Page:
The Longfellow Garden is getting back into shape.

Tucked behind the Wadsworth-Longfellow House at 489 Congress St., the garden was dismantled three years ago as part of the expansion of the Maine Historical Society library. Now that everything has been replanted and had a couple of years to grow, there is again a quiet oasis in downtown Portland.

When the historical society holds its annual meeting on Saturday, the children’s gate is going to be reinstalled at the garden. The gate was designed by Alexander Wadsworth Longfellow Jr., a nephew of Henry Wadsworth Longfellow and a Boston architect.

The Longfellow Garden probably does not have any plants left over from the time that Henry lived in the house, said Imelda Schaefer, a member of the historical society who helped coordinate the restoration of the garden after the library project.

But there is at least one lilac that dates to when Henry’s sister, Anne Longfellow Pierce, lived in the home. She bequeathed the home to the Maine Historical Society upon her death in 1901.

“Jeff O’Donal pulled that lilac, took it to his nursery and kept it for us for about four years,” Schaefer said. 

But while the plants are different, and some of the garden was lost to the expansion of the library, it has the same feel.

“It still has the same long view over the garden from the house,” Schaefer said. “And it still has the brick paths in the center and the stone path along the wall.”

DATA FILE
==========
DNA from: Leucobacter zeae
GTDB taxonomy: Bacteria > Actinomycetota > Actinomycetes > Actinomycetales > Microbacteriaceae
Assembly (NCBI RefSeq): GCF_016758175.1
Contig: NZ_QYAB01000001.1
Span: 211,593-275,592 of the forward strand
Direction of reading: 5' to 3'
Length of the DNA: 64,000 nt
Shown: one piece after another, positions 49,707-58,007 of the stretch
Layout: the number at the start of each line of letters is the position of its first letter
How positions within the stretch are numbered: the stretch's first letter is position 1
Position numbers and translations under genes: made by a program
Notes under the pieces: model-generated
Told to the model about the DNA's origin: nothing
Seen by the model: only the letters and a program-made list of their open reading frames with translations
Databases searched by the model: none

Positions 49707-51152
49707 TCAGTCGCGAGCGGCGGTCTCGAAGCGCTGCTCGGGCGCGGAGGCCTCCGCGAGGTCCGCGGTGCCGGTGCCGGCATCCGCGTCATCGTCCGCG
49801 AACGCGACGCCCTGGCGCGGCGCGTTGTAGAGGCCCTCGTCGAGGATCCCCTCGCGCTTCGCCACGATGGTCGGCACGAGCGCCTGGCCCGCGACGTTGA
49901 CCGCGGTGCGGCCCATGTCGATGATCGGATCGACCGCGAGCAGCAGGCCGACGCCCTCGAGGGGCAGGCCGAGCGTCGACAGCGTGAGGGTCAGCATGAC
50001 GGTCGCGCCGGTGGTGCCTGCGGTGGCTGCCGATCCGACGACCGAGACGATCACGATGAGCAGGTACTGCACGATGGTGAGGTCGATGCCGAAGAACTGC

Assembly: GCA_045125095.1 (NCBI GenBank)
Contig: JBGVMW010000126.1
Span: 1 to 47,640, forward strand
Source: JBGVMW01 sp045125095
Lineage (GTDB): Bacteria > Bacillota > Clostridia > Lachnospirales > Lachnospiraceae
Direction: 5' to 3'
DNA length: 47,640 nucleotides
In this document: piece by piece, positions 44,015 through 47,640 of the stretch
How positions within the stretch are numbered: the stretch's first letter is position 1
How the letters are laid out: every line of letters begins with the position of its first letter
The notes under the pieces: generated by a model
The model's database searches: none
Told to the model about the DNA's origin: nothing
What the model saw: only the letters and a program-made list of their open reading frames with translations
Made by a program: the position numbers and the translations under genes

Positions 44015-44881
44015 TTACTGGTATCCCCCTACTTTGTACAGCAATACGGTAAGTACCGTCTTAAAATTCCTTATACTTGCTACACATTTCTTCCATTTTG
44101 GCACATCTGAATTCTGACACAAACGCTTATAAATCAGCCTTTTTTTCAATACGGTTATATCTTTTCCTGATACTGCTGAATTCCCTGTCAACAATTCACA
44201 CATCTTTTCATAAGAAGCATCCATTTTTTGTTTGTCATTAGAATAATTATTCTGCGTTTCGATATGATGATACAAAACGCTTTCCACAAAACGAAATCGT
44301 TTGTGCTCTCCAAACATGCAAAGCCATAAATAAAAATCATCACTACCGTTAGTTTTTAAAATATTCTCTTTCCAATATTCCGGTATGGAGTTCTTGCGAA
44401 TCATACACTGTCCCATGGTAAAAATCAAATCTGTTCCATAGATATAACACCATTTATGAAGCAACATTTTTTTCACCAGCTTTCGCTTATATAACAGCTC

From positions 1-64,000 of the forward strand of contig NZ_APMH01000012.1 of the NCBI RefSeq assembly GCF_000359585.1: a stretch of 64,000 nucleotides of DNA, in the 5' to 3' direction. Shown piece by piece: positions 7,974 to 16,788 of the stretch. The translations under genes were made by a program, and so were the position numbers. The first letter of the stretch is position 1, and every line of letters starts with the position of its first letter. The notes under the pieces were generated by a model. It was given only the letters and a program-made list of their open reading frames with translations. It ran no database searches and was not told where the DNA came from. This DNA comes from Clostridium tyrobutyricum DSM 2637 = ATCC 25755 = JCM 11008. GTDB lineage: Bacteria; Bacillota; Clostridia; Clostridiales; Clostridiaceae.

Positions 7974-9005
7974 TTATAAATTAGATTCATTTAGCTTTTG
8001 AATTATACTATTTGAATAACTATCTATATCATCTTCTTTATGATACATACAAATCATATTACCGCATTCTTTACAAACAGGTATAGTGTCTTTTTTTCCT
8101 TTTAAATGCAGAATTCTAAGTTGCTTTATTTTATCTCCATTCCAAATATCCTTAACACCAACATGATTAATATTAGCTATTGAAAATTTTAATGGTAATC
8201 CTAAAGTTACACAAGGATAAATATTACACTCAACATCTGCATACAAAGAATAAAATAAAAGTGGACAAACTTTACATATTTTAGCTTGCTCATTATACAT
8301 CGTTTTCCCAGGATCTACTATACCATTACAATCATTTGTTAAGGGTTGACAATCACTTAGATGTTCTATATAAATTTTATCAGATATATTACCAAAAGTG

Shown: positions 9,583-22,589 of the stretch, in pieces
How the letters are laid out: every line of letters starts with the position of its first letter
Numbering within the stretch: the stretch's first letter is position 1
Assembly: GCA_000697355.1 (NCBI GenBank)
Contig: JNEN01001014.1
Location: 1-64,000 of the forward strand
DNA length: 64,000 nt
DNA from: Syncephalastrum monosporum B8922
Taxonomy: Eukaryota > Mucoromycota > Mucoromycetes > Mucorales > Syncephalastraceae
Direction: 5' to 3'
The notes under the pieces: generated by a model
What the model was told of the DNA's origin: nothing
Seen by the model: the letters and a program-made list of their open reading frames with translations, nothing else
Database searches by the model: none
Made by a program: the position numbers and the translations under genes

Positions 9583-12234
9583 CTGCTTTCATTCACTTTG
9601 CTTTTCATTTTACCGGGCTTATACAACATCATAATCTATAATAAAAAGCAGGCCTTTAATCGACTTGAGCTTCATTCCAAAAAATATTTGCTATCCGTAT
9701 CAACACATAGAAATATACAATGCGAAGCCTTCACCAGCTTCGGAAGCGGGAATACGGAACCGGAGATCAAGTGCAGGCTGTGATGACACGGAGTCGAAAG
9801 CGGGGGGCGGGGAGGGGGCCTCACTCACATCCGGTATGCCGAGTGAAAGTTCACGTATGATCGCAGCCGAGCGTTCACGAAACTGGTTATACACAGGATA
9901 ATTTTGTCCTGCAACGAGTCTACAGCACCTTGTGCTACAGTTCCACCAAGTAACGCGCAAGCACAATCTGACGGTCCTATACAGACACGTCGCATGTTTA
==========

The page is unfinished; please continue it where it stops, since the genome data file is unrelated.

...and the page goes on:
Schaefer got involved in the garden as a member of the Maine Historical Society board of trustees. And when the library expansion began, she volunteered to be the liaison to the Longfellow Garden Club, which was formed in 1907 to maintain the garden. After doing that task, she joined the garden club, and with Betty Umbel — the club member most involved in the garden’s maintenance for many years — and other members, is coordinating the care of the garden now.

Schaefer said that the plan restored a lot plants that were part of the garden 100 years ago.

When Longfellow Pierce owned the garden, there were three American elms in it. Those elms were lost to Dutch elm disease, and the garden continued for several decades without the elms. But with the renovation, three Princeton elms — a disease-resistant variety of American elm — have been planted. There were also two hawthorn trees and a birch in the garden originally, and there are hawthorns and a birch in the garden now.

Schaefer said the garden cannot be an exact replica of the garden that Longfellow Pierce had, although many of the plants are from that era. It is part of the nature of gardens that they evolve. “This is now a sun garden,” she said, “but when the trees become larger, it will be a shade garden.”

Some plants that were in the original garden are definitely not coming back.

“It was wisteria that brought down the original garden gate, and that is not coming back,” she said. “And the garden back then had some bittersweet vine.” Bittersweet is an invasive plant that is no longer sold.

“We are trying to be more careful of what gets into the garden,” Schaefer said. “We are keeping a record of all the plants.”

The Longfellow Garden Club is hoping to make more people aware of the garden. Schaefer said it gets some use, but is seldom crowded. There have been some small weddings held there, and some meetings and similar events.

But it is also a place where people can drop by during the day for a little bit of quiet, to eat their lunch or to check on what is in bloom.

Tom Atwell has been writing the Maine Gardener column since 2004. He is a freelance writer gardening in Cape Elizabeth, and can be contacted at 767-2297 or at:

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